five runs on three hits, a hit bats
man and a walk, with all of the
batting order confronting Harold
Gentry, in the box for Heppner.
They worked in another run in the
eighth, as Robertson relieved Gen
try, narrowing Heppner's margin
to one run. Then in the ninth
came two more which settled it
after only two were out
Heppner scored two runs In the
fourth on hits by Robertson and R.
Gentry after Thomson had walked;
four in the fifth on hits by H. Gen
try, Robertson, R. Gentry, Craw
ford, Hayes sacrifice and a couple
of Blalock bobbles; and two in the
seventh on hits by Akers and
Thomson and a Blalock bobble.
The box score and summary.
AB R H O A E
6 110 3 0
H. Gentry, p-m 5
1 1 10
k. ueiury, c 5
Thomson, 2 4
Bucknum, 1 ....,... 5
Crawford, 1 4
FergBson, 3 4
..40 8 11 26 22
McKinney, s ..
2 3 2
0 10 6
1 0 10
Bartlemay, 1 5
Sneeve, r . . 4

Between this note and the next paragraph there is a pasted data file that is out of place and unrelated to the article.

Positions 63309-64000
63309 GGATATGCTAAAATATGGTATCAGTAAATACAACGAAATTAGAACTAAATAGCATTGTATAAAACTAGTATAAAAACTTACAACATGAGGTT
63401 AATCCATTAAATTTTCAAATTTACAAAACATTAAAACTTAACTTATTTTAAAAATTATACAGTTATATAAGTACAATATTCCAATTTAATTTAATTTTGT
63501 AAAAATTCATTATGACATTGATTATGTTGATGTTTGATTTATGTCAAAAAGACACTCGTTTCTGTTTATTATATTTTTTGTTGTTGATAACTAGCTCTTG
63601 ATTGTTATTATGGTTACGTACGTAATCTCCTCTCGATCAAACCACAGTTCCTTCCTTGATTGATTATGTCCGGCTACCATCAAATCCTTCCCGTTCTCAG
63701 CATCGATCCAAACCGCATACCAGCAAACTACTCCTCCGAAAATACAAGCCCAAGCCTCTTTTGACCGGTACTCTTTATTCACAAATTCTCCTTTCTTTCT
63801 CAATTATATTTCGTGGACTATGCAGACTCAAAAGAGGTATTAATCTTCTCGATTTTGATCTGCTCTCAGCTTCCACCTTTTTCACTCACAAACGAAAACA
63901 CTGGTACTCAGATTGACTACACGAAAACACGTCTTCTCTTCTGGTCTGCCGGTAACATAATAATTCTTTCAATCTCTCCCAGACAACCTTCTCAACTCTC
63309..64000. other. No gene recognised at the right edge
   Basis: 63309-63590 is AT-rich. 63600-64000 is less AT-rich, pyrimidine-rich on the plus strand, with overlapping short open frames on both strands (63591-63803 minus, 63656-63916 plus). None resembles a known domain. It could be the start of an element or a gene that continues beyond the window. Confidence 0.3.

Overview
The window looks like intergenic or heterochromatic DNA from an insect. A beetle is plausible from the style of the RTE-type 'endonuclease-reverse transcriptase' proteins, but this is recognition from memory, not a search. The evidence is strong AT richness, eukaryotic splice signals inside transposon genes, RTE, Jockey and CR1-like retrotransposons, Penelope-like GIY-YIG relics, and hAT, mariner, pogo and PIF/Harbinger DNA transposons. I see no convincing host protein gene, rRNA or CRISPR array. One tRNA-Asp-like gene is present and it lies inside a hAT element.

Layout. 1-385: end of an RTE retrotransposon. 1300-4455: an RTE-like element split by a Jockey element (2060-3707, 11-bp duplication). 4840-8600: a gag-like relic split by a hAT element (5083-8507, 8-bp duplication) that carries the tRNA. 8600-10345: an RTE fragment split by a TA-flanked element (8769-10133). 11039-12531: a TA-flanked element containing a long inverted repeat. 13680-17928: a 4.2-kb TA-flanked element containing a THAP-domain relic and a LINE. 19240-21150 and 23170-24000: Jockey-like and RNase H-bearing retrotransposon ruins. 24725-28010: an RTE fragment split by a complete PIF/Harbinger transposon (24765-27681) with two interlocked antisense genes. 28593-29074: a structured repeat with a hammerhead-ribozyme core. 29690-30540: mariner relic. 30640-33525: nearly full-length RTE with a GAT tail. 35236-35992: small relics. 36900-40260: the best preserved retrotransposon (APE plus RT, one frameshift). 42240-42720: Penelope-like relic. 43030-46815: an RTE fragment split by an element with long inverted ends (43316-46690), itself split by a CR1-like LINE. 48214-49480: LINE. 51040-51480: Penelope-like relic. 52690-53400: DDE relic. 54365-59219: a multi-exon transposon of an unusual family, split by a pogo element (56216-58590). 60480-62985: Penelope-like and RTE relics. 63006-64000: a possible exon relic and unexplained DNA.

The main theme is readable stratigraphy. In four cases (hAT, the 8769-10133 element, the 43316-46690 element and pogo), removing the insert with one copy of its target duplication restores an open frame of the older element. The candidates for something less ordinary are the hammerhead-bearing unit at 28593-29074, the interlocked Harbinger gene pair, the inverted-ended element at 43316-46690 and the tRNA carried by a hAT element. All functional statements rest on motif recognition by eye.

Kirby, m 5
V. West 3 4
Harford, 1 5
M. West 2 4
Jjeacn, i ...t . l
Totals .42 9 13 27 20
Earned runs. Hennner 4. Blalrvk a?
three base hit, Bartlemay; two base
hits, Thomson, Phifer, Harford; first
base on balls off H. Gentry 2, off Phi
fer 2; left on bases, Heppner 6, Bla
lock 11: first base nn ftprnm Hmnnnr
3, Blalock 2; struck out by H. Gentry
i, uy nuumsun i. oy f nner iu; double
play, M. West to Harford: passed balls,
Heppner 1, Blalock 1; hit by pitcher,
McKinney by H. Gentry. Umpires,
Jeff Wilson and Glen Hayes; scorer,
CHAMBERS TO SPEAK.
Paul V. Marls, director of exten
sion work at Oregon State college,
wno was slated to speak at the
Pomona grange meeting at Board